And like every other human relationship, maybe together we can learn the balance of beginning to love ourselves despite our fears and self-doubts until we can finally overcome them, erase them, and rewrite some happy thoughts for who we believe we are. And they won’t just be suggestive or lies. They will be real. We will really believe them. And it will be then that someone will finally be able to truly love us, because we will finally truly be loving ourselves.

May 26, 2008 Posted by | A New Paradigm | Leave a comment

Make me happy

I think everybody’s heard the old phrase “Ain’t nobody happy if Mama ain’t happy.” And we laugh about it, sure. But stop and think about it. Mama has a lot to do. She is the person who plans the whole household with meal charts, grocery lists, and calendars full of appointments to keep. She washes and folds your underwear and makes sure your socks don’t have holes. She wraps up wounds, but even before that she makes sure they never happen to begin with. She sweats over the stove in the summer and bakes sweet breads in the winter. Mama knows all your secrets. She believes in all your dreams. And she loves you even still. Yep, that’s Mama.

So what happens to the family unit when Mama is overwhelmed and exhausted and frustrated and alone? Is she able to really be present with her kids and meet them where they are, fill their needs as they are having them, smother them with her sweet affection? Probably not. Because her window of stress tolerance will be too full to take on anything else. So what can mama do to open up her window? Well, here are some things I like to do when I’m stressed out.

First of all, let me just say that it has taken me a long time to realize that my emotional health is vital to my kids’ emotional health. I mean, it seems simple enough. I realize that part. But it’s the actual follow through that I was stuck with. It was hard for me to take time to meet my own needs, or to spend the money on me, or whatever it was. I was just so caught up and overwhelmed with taking care of everybody else that it was hard to even see what my needs were. But one day I found that imaginary line of where the kids end I begin, and it was then that I decided to change things. I had to decide that day that I was important, that my window of stress tolerance was important. And not just to me, but to my family. In fact, it was not just my privilege to care for myself, it was my responsibility to show myself the same amount of love and respect and attention that I expend everyday on everybody else. That is my responsibility. And doing that will make my kids feel more loved. Because, like we always say, “Ain’t nobody happy if Mama ain’t happy”. And here is how I make me happy.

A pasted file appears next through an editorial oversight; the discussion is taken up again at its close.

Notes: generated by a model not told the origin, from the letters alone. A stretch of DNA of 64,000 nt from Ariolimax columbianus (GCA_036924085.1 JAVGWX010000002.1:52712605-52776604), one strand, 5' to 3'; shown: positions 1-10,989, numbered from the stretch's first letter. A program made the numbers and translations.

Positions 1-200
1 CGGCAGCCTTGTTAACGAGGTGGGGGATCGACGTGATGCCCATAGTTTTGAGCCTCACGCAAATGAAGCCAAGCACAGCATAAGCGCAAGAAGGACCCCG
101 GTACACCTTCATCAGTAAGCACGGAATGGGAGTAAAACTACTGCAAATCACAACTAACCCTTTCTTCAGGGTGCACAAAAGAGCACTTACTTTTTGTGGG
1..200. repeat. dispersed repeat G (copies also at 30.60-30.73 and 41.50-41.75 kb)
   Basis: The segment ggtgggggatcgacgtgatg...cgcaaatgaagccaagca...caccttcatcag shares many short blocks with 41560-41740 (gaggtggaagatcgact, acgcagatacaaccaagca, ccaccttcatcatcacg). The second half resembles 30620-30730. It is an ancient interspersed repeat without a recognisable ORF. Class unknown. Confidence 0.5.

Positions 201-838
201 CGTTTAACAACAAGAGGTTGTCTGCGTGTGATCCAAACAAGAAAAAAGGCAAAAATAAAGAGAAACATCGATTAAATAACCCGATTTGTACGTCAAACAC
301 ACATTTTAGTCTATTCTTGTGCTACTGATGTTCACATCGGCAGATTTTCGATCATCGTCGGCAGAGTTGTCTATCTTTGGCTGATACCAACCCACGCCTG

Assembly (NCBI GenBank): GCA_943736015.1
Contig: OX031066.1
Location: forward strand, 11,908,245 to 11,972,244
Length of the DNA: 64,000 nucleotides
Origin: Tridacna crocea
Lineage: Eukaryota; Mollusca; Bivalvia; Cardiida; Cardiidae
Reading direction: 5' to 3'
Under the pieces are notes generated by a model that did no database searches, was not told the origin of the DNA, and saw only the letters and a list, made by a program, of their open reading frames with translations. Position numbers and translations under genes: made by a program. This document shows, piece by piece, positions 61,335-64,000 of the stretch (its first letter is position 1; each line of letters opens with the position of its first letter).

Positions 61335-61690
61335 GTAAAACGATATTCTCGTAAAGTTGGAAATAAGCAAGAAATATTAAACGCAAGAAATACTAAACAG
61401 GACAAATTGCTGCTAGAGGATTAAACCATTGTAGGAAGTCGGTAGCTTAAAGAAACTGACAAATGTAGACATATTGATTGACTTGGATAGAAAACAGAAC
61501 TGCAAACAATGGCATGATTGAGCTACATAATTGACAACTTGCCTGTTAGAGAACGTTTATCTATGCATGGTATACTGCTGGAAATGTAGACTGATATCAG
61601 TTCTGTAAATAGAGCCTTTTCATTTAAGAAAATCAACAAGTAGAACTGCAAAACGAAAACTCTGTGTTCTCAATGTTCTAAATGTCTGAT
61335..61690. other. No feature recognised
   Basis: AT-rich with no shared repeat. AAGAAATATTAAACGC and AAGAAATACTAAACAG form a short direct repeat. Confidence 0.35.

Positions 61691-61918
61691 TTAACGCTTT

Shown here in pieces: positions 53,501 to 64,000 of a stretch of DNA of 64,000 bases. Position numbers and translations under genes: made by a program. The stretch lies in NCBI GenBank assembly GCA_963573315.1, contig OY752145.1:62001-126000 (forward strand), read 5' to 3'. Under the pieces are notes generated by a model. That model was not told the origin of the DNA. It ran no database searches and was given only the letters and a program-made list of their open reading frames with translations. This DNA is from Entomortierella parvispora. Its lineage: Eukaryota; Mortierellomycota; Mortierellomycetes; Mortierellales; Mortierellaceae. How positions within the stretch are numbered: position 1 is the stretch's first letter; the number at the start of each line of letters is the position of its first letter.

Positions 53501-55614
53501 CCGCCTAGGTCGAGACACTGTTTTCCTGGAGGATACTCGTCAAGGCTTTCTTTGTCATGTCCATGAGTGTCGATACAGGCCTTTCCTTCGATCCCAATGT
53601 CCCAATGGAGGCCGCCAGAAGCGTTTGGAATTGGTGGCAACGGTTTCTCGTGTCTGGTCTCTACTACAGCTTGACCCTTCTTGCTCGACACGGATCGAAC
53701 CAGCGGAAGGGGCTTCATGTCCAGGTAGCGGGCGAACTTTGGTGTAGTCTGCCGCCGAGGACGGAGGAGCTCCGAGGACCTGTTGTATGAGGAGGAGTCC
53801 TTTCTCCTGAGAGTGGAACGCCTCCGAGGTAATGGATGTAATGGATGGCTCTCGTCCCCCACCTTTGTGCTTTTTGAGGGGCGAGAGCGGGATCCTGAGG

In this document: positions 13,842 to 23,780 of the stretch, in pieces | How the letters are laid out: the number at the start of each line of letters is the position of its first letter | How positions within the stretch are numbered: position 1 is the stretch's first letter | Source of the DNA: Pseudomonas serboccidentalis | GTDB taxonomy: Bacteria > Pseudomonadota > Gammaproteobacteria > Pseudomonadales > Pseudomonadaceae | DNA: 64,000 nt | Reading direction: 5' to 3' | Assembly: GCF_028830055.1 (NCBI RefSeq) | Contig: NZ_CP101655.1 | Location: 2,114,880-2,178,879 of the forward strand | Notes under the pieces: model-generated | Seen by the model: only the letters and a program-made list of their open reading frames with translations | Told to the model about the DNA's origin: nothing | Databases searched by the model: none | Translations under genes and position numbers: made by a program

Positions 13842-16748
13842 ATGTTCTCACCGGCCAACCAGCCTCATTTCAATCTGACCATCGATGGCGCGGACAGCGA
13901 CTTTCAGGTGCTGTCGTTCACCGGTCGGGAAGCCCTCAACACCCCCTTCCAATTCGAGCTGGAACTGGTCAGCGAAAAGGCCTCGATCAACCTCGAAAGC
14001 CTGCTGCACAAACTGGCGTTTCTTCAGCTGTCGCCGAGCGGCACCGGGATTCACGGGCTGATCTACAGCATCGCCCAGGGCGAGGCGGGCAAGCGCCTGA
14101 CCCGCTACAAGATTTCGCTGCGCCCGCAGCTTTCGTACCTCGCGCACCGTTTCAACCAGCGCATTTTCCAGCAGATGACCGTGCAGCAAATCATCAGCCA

– I call my friend Nelly and ramble about nothing anybody else would listen to.
– I jump on the big trampoline outside that I had originally purchased for my kids, but now have claimed as my own.
– I write.
– I drive to the beach and put my bare feet in the sand while sipping a latte I bought on the way.
– I count my blessings.
– I listen to music on my new Ipod touch.
– I ride my bike around this little town, pulling the kids in the trailer behind me.
– I take a really hot “showther” (which is a shower where I sit down and put in the plug).
– I buy a fashion magazine and sit in bed to read it cover to cover.
– I eat a tiny bit of something that is not that good for me, but I relish every bite.
– I meditate on my spiritual beliefs.
– I do my hair in a way I’d never usually wear out in public, and wear it like that all day long around the house.
– I rent a gushy romance movie that my son would make fun of.
– I visit the Consciously Parenting Project forums and connect to other parents who “get it”.
– I make what I want for dinner, even if nobody else really likes it.
– I sit silently and feel my body just being alive.

What types of things do you do to regulate yourself and open up your window of stress tolerance? And how long ago did you realize you were worth it?

May 9, 2008 Posted by | A New Paradigm | 4 Comments